It is time for franchisors and franchisees to begin considering the potential impact of Canada’s new anti-spam legislation (“CASL”) on their business, as it was recently announced that this legislation will be coming into force on July 1, 2014. 

CASL is designed to protect Canadian consumers from receiving unsolicited commercial electronic messages (a “CEM”). A CEM is any electronic message the purpose of which is to encourage participation in commercial activity. The definition of commercial activity is broad and includes such activity as offering for sale or advertising goods or services. CASL applies to CEM’s sent or received by a computer in Canada. The CASL will be regulated by the Canadian Radio-television and Telecommunications Commission (“CRTC”).

There are three broad prohibitions in CASL:

  1. A prohibition against sending a CEM unless the person receiving the message has consented to receiving it and the message is in a prescribed form and content. The prescribed form includes a requirement to identify the sender and its contact information, as well as include an “unsubscribe” mechanism.
  2. A prohibition against altering the transmission data in an electronic message so that the message is delivered to a destination other than, or in addition to, that specified by the sender, unless consent or a court order is obtained.
  3. A prohibition against installing a computer program on any other person’s computer system which causes an electronic message to be sent from that computer system, unless consent or a court order is obtained. This provision, and the other provisions related to the installation of computer programs, does not come into force until January 15, 2015.

CASL uses an “opt-in” approach, which means that businesses must obtain express or implied consent prior to sending a CEM. Where express consent is being obtained, the mechanism by which it is requested must comply with the requirements of CASL. In addition, the CRTC has stated that confirmation should be provided following receipt of the consent. Implied consent is, in certain limited circumstances, also permitted.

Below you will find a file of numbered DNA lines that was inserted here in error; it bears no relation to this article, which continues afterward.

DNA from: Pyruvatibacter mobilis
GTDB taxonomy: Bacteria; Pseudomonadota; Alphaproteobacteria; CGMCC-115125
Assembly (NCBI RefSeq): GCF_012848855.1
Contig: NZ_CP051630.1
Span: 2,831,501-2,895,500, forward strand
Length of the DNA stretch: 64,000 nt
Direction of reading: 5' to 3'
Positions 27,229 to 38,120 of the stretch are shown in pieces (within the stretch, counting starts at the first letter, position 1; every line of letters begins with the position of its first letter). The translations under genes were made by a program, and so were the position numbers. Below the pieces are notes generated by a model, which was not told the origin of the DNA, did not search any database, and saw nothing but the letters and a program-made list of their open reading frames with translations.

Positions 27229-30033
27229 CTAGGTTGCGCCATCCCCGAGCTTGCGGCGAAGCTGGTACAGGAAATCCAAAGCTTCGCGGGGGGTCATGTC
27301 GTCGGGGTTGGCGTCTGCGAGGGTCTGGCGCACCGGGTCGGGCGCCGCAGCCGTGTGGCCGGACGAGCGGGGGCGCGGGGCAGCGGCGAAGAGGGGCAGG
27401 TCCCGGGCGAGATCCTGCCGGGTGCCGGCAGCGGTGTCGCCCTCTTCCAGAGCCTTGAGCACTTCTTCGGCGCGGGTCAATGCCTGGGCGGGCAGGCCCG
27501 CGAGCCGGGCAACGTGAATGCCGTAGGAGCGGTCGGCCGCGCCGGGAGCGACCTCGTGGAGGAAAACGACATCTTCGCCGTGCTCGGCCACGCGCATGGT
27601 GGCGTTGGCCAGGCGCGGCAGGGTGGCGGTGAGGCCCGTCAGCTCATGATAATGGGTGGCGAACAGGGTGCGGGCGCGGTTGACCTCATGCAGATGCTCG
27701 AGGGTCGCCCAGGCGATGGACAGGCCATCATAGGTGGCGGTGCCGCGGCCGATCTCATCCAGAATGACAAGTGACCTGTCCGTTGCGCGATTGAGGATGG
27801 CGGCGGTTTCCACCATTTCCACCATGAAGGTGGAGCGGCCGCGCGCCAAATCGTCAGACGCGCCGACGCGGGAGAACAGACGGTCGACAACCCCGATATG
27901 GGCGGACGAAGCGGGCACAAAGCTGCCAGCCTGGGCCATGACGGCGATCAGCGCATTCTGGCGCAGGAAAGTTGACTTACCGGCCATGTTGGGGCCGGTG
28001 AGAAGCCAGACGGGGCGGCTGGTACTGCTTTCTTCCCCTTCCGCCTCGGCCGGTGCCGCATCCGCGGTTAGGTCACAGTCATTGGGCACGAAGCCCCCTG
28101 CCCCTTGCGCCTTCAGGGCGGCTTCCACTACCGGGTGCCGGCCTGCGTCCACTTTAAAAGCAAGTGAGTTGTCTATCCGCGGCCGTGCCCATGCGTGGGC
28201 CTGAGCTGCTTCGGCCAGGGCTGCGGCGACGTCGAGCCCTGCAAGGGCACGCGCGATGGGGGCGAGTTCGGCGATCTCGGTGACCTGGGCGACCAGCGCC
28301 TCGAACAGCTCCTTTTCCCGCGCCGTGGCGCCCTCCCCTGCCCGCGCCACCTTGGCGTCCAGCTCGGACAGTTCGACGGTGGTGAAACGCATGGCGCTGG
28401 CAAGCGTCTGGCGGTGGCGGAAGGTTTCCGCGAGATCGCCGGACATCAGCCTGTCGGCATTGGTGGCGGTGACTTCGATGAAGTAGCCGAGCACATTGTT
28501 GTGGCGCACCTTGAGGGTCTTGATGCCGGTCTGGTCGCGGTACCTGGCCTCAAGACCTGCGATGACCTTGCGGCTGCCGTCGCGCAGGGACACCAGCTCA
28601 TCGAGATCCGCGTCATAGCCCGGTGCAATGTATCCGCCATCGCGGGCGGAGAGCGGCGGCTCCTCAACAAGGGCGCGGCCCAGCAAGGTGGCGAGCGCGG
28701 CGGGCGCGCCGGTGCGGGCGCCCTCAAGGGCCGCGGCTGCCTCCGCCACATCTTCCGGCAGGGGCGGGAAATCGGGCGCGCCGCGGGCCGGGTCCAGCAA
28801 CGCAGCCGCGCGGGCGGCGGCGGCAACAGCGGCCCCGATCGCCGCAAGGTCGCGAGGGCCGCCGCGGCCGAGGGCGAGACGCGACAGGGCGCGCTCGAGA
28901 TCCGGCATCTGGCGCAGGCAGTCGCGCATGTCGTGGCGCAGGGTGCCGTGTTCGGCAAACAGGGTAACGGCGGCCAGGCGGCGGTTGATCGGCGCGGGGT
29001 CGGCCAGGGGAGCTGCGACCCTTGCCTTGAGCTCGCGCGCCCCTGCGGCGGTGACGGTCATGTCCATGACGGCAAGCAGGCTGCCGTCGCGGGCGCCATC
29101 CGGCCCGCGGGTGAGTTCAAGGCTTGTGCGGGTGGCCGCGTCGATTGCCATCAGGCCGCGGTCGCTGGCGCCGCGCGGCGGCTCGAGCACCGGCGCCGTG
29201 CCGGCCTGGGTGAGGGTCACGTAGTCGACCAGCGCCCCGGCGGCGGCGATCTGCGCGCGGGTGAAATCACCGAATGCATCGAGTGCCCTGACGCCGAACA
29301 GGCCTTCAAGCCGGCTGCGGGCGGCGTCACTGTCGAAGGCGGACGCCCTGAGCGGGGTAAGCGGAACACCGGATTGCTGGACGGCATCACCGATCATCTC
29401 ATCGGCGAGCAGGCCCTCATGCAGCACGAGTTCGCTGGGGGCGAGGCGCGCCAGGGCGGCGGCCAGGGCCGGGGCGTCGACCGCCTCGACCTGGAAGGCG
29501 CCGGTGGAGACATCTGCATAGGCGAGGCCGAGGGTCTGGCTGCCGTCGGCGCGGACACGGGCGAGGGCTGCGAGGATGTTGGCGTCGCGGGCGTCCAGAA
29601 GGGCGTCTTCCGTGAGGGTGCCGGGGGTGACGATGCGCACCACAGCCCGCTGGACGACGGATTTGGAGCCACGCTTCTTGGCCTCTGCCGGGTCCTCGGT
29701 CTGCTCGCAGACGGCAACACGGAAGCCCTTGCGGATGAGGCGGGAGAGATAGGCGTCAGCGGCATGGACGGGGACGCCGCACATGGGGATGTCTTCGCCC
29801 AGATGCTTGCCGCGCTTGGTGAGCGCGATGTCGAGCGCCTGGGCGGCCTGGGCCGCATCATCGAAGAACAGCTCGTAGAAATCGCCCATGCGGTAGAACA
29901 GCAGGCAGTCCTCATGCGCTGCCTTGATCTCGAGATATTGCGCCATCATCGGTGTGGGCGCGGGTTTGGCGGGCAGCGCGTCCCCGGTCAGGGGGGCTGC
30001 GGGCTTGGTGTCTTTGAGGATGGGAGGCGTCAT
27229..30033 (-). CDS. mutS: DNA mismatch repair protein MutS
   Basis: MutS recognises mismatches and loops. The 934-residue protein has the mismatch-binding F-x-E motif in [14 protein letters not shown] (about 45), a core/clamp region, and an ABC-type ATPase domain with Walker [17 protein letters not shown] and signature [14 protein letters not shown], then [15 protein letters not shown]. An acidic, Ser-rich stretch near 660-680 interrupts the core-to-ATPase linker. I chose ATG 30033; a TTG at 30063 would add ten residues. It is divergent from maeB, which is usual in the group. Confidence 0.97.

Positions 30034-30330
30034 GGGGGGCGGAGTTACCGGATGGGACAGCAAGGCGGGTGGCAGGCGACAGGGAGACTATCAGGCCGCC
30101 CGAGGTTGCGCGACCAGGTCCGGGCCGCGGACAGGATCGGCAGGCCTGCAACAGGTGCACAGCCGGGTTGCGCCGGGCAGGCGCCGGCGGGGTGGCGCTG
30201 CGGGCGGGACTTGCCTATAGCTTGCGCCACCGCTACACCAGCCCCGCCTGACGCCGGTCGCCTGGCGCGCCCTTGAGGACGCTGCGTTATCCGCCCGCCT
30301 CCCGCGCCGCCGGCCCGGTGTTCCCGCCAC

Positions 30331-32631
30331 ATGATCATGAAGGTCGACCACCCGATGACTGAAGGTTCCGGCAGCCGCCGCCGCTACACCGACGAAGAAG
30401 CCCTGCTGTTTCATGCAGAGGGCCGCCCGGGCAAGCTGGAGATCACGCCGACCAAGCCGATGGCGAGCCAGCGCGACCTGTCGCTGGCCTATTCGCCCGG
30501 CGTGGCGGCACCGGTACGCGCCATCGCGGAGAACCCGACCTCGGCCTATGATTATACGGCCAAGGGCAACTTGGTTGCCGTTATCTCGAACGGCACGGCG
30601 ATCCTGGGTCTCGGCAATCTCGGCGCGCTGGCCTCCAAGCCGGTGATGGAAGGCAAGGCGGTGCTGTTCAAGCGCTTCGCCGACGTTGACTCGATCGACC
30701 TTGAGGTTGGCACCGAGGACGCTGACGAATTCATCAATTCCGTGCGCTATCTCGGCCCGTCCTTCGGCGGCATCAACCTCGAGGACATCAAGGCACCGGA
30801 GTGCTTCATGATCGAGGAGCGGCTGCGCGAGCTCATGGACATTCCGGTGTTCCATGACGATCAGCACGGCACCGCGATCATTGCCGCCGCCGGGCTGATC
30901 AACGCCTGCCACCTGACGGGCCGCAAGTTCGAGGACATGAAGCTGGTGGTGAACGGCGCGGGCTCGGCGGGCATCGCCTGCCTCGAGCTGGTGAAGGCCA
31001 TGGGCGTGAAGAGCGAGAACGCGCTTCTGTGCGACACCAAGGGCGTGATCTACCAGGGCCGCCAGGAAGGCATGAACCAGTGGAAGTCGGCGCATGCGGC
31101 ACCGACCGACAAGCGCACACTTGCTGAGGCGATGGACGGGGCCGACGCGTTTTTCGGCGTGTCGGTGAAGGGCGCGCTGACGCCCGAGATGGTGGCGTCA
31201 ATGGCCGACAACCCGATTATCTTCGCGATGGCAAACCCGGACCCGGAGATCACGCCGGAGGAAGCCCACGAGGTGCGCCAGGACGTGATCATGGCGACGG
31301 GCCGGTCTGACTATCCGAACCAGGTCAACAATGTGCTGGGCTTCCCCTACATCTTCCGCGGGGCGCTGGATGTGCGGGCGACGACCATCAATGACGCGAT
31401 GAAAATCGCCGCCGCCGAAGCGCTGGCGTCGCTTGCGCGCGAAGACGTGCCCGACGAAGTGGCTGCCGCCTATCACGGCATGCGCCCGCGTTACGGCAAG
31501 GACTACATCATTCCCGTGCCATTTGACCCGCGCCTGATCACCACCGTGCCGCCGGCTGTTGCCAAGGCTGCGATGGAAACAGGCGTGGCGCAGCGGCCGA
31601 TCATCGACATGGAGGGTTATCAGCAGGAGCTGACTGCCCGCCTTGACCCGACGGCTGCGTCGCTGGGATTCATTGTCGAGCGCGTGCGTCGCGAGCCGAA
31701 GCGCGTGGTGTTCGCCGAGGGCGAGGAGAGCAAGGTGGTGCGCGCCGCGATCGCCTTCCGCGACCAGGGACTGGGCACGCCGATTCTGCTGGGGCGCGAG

These circumstances include where the recipient has purchased goods or services from the person who sends the message within the 2-year period immediately before the date the CEM was sent. A transitional period of three years has been included in CASL, where a recipient will be deemed to have provided implied consent, if the sender and recipient have an existing business or non-business relationship at the time the legislation comes into effect and where that relationship included the communication between them of CEM’s.

Franchisors and franchisees should start evaluating the applicability of CASL to their communications with prospective franchisees and their current marketing strategies to customers. For example, consideration should be given to whether customers’ contact information is currently stored on a mutual database or individualized databases and how this information will either be deleted or updated pursuant to the legislation. 

Further, if a franchisor has a centralized marketing scheme but advertises to customers based on information provided by the franchisees, the franchisor will be relying on its franchisees to obtain the appropriate prescribed consents. These consents must be obtained in accordance with the requirements under the legislation in order to be used by the franchisor. These requirements include addressing whether the franchisor, franchisee, or both will be using the customers contact information, and setting out the purposes for which the consent is being sought. A franchisor should be cautious in relying upon its franchisees to obtain appropriate consents, because the consequences of non-compliance are severe.

A contravention of any one of the prohibitions can result in an administrative monetary penalty ranging up to $1,000,000 for an individual, and $10,000,000 for any other person. There is also a separate right for persons affected by the contravention to bring a statutory claim for compensatory damages; this provision, and the others related to the private right of action, will not come into force until July 1, 2017.

With the coming into force date for CASL only months away, it is advisable that businesses start considering its impacts now and start planning strategies for compliance.